, by keeping Roundup Ready canola seeds and failing to obtain a license for the canola plants. Schmeiser maintained that this was accidental. Patents being in federal jurisdiction, the case went to federal court.

Origin of the patented seed in Schmeiser's fields

As established in the original Federal Court trial decision, Schmeiser first discovered Roundup-resistant canola in his crops in 1997. He had used Roundup herbicide to clear weeds around power poles and in ditches adjacent to a public road running beside one of his fields, and noticed that some of the canola which had been sprayed had survived. Schmeiser then performed a test by applying Roundup to an additional 3 acres (12,140.6 m²) to 4 acres (16,187.4 m²) of the same field. He found that 60% of the canola plants survived. At harvest time, Schmeiser instructed a farmhand to harvest the test field. That seed was stored separately from the rest of the harvest, and used the next year to seed approximately 1,000 acres (4 km²) of canola.

At the time, Roundup Ready canola was in use by several farmers in the area. Schmeiser claimed that he did not plant the initial Roundup Ready canola, and that his field of custom-bred canola had been accidentally contaminated. Possible routes of this gene flow
Gene flow
In population genetics, gene flow is the transfer of alleles of genes from one population to another.Migration into or out of a population may be responsible for a marked change in allele frequencies...

 include seed which escaped from passing trucks containing Roundup Ready harvests, or natural, accidental pollination
Pollination is the process by which pollen is transferred in plants, thereby enabling fertilisation and sexual reproduction. Pollen grains transport the male gametes to where the female gamete are contained within the carpel; in gymnosperms the pollen is directly applied to the ovule itself...

. Monsanto initially claimed that Schmeiser planted Roundup Ready Canola in his fields intentionally, though they could offer no evidence for this. The company later admitted that it was possible for unintentional gene flow to have resulted in the initial presence of Roundup Ready Canola in Schmeiser's field. While the origin of the plants on Schmeiser's farm remains unclear, the trial judge found that "none of the suggested sources [proposed by Schmeiser] could reasonably explain the concentration or extent of Roundup Ready canola of a commercial quality" ultimately present in Schmeiser's crop.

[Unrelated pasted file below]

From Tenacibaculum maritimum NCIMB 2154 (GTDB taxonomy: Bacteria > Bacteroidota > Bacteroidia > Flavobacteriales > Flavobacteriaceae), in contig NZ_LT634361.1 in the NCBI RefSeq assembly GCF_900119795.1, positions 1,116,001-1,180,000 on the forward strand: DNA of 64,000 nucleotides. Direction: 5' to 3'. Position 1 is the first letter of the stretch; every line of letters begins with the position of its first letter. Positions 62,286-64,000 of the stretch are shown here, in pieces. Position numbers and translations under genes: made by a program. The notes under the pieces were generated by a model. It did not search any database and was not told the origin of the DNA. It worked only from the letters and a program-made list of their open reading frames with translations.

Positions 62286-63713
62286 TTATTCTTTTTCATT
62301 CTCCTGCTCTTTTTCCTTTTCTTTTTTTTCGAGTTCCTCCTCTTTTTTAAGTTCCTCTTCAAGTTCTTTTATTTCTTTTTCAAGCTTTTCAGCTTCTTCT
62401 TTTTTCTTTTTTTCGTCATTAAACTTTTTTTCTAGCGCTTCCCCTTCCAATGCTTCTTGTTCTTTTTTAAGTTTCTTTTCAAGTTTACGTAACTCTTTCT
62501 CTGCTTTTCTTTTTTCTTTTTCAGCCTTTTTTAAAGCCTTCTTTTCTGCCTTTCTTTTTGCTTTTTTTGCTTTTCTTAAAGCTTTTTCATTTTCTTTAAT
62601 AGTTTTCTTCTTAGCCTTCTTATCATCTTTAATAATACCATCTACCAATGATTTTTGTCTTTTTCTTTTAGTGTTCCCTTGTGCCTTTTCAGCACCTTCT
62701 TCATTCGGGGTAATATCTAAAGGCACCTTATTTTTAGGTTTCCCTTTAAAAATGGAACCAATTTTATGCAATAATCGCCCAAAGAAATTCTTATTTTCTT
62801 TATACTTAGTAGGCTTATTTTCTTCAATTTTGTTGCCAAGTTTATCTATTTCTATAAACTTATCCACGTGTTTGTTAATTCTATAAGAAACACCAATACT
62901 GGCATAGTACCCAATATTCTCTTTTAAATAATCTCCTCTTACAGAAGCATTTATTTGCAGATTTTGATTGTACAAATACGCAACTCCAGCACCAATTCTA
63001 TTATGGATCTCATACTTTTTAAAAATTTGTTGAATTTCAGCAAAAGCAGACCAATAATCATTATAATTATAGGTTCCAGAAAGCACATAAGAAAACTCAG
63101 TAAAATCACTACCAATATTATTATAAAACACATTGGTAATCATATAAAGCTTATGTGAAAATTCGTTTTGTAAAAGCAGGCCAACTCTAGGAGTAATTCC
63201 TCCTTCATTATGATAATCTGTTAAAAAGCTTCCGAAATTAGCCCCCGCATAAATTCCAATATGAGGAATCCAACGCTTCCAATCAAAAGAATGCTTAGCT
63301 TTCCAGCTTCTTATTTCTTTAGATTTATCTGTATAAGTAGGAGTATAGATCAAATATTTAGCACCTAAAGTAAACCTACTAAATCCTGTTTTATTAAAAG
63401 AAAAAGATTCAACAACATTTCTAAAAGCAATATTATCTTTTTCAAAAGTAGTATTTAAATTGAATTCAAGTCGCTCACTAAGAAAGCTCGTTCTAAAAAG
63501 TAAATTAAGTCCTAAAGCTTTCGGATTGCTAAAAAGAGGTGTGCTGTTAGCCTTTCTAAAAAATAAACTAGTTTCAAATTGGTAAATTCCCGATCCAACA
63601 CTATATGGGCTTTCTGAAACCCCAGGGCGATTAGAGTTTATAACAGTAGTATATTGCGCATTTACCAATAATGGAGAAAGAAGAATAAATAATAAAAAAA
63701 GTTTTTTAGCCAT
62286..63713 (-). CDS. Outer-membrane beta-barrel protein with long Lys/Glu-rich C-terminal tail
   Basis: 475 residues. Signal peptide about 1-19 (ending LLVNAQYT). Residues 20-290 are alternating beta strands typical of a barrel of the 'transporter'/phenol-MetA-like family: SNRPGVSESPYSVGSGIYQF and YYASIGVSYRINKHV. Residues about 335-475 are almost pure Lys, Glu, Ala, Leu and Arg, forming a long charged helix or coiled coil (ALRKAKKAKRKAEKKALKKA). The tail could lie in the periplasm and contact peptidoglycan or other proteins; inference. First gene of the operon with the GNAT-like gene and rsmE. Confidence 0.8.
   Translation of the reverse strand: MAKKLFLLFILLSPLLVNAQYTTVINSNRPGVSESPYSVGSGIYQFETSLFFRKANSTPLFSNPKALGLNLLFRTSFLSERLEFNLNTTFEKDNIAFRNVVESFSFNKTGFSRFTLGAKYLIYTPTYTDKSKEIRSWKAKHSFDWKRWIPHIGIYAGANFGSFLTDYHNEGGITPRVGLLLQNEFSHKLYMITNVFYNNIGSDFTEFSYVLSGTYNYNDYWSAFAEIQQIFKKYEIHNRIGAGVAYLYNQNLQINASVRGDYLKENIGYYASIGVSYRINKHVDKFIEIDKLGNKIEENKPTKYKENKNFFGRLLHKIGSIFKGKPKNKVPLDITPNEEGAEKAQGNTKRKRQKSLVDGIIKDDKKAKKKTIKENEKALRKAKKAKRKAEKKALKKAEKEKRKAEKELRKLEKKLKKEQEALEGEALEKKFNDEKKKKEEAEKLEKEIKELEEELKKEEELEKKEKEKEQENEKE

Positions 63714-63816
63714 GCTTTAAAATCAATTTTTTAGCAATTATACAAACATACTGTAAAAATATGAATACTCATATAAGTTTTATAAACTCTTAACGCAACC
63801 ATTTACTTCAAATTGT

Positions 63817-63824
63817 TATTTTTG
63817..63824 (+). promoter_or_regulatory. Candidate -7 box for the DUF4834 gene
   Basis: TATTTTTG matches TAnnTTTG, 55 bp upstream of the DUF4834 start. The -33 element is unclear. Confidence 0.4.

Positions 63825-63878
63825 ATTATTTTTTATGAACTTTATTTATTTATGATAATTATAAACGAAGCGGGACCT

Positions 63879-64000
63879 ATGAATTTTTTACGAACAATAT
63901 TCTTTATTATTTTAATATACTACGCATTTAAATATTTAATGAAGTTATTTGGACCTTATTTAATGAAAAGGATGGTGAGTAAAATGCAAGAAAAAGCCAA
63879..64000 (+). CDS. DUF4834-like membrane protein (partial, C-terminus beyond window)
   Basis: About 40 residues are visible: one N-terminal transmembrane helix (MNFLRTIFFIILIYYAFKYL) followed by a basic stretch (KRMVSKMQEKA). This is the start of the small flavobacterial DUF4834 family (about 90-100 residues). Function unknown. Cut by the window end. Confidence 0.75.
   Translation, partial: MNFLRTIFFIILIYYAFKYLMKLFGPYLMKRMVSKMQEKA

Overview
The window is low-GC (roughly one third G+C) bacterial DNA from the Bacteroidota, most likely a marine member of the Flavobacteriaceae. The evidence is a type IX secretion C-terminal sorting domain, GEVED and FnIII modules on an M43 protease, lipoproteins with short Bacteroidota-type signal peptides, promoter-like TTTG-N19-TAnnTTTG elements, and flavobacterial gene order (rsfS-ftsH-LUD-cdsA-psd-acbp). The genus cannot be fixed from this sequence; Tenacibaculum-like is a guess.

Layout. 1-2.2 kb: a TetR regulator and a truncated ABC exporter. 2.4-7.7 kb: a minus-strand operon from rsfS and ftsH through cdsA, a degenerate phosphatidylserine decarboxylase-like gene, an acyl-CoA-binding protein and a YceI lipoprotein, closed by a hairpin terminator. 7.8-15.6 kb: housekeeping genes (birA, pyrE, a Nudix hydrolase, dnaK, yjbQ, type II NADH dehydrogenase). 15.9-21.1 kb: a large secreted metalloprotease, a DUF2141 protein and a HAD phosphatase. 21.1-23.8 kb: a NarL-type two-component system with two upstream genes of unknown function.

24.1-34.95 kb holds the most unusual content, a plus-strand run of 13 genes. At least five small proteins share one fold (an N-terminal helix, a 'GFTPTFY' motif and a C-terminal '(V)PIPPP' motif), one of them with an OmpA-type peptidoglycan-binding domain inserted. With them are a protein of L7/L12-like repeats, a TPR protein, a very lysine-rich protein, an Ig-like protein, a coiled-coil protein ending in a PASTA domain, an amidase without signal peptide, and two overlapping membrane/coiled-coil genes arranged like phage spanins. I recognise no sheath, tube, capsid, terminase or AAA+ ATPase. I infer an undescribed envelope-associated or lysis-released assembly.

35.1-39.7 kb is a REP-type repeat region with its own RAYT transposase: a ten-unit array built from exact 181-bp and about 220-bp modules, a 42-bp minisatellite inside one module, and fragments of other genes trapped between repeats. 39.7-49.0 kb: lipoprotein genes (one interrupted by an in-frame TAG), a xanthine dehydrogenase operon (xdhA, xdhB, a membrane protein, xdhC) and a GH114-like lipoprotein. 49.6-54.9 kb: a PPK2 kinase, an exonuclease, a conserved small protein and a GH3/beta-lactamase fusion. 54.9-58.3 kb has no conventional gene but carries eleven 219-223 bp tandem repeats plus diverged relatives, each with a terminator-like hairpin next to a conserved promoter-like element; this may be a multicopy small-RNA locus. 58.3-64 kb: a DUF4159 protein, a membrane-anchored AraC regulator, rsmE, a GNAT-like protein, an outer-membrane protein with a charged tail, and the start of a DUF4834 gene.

Patent rights versus property rights

Regarding the question of patent rights and the farmer's right to use seed taken from his fields, Monsanto said that because they hold a patent on the gene, and on canola cells containing the gene, they have a legal right to control its use, including the replanting of seed collected from plants with the gene which grew accidentally in someone else's field. Schmeiser insisted his right to save and replant seed from plants that have accidentally grown on his field overrides Monsanto's legal patent rights.

Canadian law does not mention any such "farmer's rights"; the court held that the farmer's right to save and replant seeds are simply the rights of a property owner over his or her property to use it as he or she wishes, and hence the right to use the seeds are subject to the same legal restrictions on use rights that apply in any case of ownership of property, including restrictions arising from patents in particular. That is to say, patent rights take priority over the right of the owner of physical property to use his property, and the entire point of a patent is to limit what the owner of physical property may do with that property, by forbidding him or her from using it to duplicate, produce or use a patented invention without permission of the patent owner. Overriding the rights of the physical property owner for the protection of the intellectual property owner is the explicit purpose of the Patent Act. As property rights are not constitutional rights they do not override statutes such as the Patent Act.


Beginning with the lead-up to the initial Federal Court trial, the case drew widespread public attention and media coverage. The contest was portrayed as a David and Goliath
Goliath (Bible)
Goliath , جليات Ǧulyāt ) known also as Goliath of Gath is a figure in the Hebrew Bible . Described as a giant Philistine warrior, he is famous for his combat with the young David, the future king of Israel...

 struggle, with Schmeiser cast as the small farmer underdog fighting the unscrupulous major corporation. Both parties were well-suited to their respective roles. Schmeiser was articulate, outspoken, and politically savvy, having in the past served as the mayor of his town and a member of the provincial legislature in Saskatchewan. Monsanto had been dogged by bad press related to various aspects of its former chemical and current biotechnological businesses, called "Monsatan" and its GE products dubbed "Frankenfood". Environmental groups and anti-genetic engineering activists championed Schmeiser's cause, he spoke on the case around the world, and hundreds of thousands of dollars were raised from donations for his defense fund.

Monsanto v. Schmeiser was at times portrayed as part of the process of legally defining the bounds of new biotechnologies, including genetic engineering
Genetic engineering